Sounds like you've done a fair bit of thinking about this - great idea to locate it in one of the end tanks on the rad. The thermostat would be a good touch too. Shame there is so much I need to do to my truck before I even contemplate projects like this... Prioritising sucks!

Although slapping an electric heater in the truck is very simple, heating the coolant has a slight benefit as it'll save you fuel and possibly reduce engine wear?

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Maybe not that fun, but working... ;) Which is of some importance when the temp is -25C outside.

Anderson connectors and mains might not be a good idea, better to use proper plugs etc. Also, if going homemade, the heating element has to sit further down to enable some circulation in the system. Put in a high position all the heat will just stay there. And engine or lower radiator hose is a better place than the radiator. It's the engine you want to heat...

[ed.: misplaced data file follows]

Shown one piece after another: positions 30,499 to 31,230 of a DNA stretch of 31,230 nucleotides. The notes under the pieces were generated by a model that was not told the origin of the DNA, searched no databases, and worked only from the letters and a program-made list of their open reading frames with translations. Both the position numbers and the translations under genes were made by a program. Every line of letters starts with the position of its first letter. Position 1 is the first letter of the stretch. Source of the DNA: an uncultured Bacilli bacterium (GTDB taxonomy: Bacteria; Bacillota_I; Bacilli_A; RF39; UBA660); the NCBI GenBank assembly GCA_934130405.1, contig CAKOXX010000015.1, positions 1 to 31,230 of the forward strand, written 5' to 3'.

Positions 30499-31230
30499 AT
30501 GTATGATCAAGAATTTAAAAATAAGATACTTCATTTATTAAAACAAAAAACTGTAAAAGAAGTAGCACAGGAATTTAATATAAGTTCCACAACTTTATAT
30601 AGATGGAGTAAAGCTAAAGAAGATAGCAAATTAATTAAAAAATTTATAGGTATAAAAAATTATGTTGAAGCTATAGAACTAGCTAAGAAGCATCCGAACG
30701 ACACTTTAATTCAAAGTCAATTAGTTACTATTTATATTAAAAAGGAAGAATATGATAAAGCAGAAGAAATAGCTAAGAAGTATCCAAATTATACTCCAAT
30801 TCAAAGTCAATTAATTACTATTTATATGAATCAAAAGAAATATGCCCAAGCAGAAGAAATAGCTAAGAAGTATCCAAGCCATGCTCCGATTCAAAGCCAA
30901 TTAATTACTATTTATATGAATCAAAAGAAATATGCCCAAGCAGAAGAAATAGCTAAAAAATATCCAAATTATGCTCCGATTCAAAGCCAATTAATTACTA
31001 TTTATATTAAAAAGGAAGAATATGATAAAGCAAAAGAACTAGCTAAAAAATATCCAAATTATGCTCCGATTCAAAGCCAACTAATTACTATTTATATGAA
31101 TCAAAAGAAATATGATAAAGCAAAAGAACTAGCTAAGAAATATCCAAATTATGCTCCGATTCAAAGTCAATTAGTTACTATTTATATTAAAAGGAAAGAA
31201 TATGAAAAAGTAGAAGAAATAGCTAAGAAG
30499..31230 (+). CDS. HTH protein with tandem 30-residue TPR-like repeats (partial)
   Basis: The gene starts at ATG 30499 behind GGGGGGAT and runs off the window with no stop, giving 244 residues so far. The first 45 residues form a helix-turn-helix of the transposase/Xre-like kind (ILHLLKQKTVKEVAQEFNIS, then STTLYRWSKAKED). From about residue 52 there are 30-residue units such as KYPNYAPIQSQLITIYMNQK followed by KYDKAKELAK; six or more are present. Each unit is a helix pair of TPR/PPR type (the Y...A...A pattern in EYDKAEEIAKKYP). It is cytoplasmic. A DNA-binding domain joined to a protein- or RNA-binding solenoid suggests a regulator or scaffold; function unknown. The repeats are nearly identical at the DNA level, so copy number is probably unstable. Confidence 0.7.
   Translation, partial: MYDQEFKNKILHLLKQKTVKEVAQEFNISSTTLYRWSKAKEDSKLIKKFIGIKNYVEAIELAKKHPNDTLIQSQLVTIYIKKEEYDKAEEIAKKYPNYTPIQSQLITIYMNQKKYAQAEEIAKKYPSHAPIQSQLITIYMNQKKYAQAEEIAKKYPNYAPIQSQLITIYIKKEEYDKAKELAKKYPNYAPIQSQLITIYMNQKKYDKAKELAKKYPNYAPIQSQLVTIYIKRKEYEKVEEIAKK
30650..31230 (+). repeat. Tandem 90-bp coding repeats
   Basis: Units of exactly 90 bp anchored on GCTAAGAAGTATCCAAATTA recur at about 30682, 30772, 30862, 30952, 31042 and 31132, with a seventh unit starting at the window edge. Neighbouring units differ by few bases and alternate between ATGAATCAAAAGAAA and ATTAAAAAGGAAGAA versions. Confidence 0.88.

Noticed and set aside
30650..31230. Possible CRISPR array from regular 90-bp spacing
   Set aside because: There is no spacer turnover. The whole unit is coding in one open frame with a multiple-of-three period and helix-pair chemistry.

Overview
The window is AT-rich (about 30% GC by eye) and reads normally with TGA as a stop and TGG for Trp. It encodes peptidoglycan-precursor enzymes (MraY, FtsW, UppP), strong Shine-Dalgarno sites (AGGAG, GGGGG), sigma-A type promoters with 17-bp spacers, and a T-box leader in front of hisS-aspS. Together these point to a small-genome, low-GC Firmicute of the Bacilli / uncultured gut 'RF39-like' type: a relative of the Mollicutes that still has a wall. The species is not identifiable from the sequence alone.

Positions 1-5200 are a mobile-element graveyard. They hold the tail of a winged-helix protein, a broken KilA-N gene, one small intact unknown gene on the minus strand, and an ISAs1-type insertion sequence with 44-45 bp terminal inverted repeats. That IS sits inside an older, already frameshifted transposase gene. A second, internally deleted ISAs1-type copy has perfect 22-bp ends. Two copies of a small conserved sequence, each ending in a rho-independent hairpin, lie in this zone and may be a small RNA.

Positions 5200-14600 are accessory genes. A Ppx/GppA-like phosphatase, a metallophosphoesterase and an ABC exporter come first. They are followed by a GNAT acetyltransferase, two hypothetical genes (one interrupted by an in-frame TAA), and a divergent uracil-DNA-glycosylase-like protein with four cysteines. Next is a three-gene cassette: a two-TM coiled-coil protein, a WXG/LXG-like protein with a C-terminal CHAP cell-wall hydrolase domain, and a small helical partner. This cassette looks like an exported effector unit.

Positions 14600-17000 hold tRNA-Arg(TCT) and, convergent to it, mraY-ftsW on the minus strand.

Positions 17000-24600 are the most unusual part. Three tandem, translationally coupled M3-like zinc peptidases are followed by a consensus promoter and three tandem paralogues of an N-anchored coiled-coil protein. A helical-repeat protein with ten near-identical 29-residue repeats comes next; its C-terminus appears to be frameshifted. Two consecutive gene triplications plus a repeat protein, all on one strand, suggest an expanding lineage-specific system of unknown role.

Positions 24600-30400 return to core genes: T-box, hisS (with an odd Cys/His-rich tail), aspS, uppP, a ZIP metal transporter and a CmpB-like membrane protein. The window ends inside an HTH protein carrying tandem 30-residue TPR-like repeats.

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Why not just your heater out?

That said, I'm thinking of fitting a heated front screen and seats - I'm getting old!!!

I have a heated front 'screen, super. I have heated mirrors, super BUT I can't see through the side windows to see out of my mirrors...

Would one of those innefective heaters clean enough off the side window to let me see the mirrors ?

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Many years ago, I had a standard domestic fan heater in my 109 with an external socket for a power lead (like those used on buildings sites, camp sites, marinas and so on). Five minutes before using the car, I'd plug it in at full blast and then would have a roasty-toasty car to set off in. The only draw back was the need for the electrical hook up, much like with the Kenlowe Hot starts, which though they have the benefit of warming the engine, take far longer and more power to make any difference than the fan. BUT, these heaters have around 3000W output. Look at these vehicle powered heaters' outputs and you'll see they'll never be any use.